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I am doing some data mining research and I need to be able to pull from a git repository all filenames with their associated change log and pipe them to a text file.

I am interested in parsing through the change log of each respective file and finding the bugzilla bug ID associated with it.

So far the command:

git log --stat > gitoutputlog1.txt

gets me close to what I want but there is a lot of information there that I don't want and could potentially confuse my parser.

Anybody have any ideas for a bash script or command that can do what I want specifically and cleanly?

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1  
you'd have to define what you think of as the "changelog" for anyone to give you concrete advice on this –  Nevik Rehnel Apr 16 '13 at 18:19
    
Please format the code (git log --stat > gitoutputlog1.txt) in your post by using an indent of four spaces; this will make your question easier to read and you will get an answer more quickly. –  Martijn de Milliano Apr 16 '13 at 18:34
    
The command is highlighted (it is not code, if anything it is script). –  Nomad Apr 16 '13 at 18:52
    
Changelog is a property associated with each file in a git repository that houses the developer comments for the commit. –  Nomad Apr 16 '13 at 18:53

3 Answers 3

I am trying to achieve what I understand from question. It may not be exactly what you want but i think you can derive your exact answer from it.

To get all the filenames you have to clone the repository.

git clone http://github.com/{user}/{project} {dir_name}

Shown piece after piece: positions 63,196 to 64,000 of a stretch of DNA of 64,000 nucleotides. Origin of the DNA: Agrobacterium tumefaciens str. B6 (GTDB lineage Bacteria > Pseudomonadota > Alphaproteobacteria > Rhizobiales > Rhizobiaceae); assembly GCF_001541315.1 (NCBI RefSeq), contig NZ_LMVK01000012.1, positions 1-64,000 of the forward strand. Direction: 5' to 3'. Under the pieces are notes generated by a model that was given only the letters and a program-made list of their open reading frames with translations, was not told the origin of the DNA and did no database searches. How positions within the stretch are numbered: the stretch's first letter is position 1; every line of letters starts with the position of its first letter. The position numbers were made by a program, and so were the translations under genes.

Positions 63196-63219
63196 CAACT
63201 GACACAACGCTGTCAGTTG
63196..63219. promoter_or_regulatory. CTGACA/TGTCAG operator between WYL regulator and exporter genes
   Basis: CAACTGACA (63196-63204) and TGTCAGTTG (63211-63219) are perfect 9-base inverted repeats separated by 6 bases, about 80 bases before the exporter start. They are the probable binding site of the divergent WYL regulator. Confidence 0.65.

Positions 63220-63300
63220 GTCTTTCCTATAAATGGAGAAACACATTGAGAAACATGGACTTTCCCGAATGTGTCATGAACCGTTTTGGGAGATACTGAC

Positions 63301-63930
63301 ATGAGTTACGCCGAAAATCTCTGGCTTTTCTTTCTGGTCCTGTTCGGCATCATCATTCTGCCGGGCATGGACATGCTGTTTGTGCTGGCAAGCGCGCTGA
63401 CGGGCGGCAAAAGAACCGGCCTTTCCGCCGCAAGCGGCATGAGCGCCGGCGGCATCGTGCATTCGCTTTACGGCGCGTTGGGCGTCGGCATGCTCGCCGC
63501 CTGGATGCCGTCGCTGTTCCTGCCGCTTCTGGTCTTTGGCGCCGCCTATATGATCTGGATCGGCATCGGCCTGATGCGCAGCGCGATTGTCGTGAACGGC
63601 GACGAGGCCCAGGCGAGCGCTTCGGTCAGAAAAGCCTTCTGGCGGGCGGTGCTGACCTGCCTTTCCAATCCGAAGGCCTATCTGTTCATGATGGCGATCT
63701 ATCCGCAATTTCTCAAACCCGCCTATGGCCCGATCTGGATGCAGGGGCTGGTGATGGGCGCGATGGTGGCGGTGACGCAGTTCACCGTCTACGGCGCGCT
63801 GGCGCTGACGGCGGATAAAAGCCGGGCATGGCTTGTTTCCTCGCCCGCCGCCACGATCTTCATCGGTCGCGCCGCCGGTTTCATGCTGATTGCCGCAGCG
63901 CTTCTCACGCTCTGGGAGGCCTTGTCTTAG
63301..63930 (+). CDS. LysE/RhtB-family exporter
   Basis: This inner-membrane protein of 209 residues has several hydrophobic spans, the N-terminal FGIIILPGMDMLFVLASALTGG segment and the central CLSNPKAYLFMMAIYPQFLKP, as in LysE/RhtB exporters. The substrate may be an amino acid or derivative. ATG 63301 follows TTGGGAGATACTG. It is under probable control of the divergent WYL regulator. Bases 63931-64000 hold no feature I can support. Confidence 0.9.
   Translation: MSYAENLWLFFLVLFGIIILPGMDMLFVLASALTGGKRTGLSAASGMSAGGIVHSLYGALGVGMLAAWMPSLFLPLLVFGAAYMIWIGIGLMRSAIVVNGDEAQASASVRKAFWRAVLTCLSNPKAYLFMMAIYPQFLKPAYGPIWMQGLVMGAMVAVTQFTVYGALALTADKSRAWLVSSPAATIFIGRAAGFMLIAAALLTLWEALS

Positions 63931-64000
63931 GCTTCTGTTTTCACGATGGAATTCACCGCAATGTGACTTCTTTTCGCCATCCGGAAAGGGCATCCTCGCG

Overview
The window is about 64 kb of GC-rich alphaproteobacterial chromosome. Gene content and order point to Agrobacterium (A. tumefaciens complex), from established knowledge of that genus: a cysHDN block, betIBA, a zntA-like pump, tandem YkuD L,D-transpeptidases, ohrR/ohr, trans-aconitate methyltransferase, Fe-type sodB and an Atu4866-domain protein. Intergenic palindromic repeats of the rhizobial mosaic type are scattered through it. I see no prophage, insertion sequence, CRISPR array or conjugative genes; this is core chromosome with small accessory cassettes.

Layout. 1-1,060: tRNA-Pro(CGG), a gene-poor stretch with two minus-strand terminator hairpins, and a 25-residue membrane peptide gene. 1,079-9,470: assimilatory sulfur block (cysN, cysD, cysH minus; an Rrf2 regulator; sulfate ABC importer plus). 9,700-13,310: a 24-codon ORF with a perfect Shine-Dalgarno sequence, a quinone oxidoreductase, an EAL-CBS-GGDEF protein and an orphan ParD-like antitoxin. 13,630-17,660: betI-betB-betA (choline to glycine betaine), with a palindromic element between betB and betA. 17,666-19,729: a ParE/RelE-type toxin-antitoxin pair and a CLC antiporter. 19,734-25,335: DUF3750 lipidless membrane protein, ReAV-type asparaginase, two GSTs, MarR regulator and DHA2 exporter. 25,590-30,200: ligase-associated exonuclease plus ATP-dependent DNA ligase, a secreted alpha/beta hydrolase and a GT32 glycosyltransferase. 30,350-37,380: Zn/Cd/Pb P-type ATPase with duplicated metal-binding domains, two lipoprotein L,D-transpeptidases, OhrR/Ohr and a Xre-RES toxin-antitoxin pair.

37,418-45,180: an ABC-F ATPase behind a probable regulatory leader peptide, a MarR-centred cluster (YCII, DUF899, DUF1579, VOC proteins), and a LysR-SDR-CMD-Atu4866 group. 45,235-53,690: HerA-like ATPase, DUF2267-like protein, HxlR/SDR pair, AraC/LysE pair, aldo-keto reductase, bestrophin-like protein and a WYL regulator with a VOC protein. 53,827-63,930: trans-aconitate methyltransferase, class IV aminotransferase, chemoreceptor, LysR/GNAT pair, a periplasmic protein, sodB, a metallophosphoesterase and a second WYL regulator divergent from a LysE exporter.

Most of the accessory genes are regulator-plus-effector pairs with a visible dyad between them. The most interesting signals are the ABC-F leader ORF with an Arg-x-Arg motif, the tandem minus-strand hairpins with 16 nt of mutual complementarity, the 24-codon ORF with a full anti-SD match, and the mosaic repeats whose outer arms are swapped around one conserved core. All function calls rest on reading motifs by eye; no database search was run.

Now, you can write some shell script like this

#!/bin/bash
FILES=/path/to/* #Give path to the directory you have cloned
for file in $FILES
do
  # $file store current file name
  git log $file --oneline >> somefile.txt 
done

I am directly putting output of git log $file --oneline in output file. You need to manipulate it and extract bugzilla id and send to output file properly.

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Is there a way to 'git grep' on an individual file within your loop? –  Nomad Apr 16 '13 at 18:57
    
I apologize as well for any questions that may seem elementary, I am a novice when it comes to git and writing bash files. –  Nomad Apr 16 '13 at 19:01

So for each commit you want a list of all the changed files and you want a bug number from the commit message.

doit() {
    bugnumber=$(git cat-file -p $1 | your-message-parser-here)
    git diff --name-only $1^! | xargs -n1 -d\\n echo $bugnumber 
}
git rev-list | doit
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git log --name-only returns easy to parse format, each file name is on a separate line and there is no any fancy formatting. You could also look at the --format argument, it accepts a format string with %X placeholders for all bits of information.

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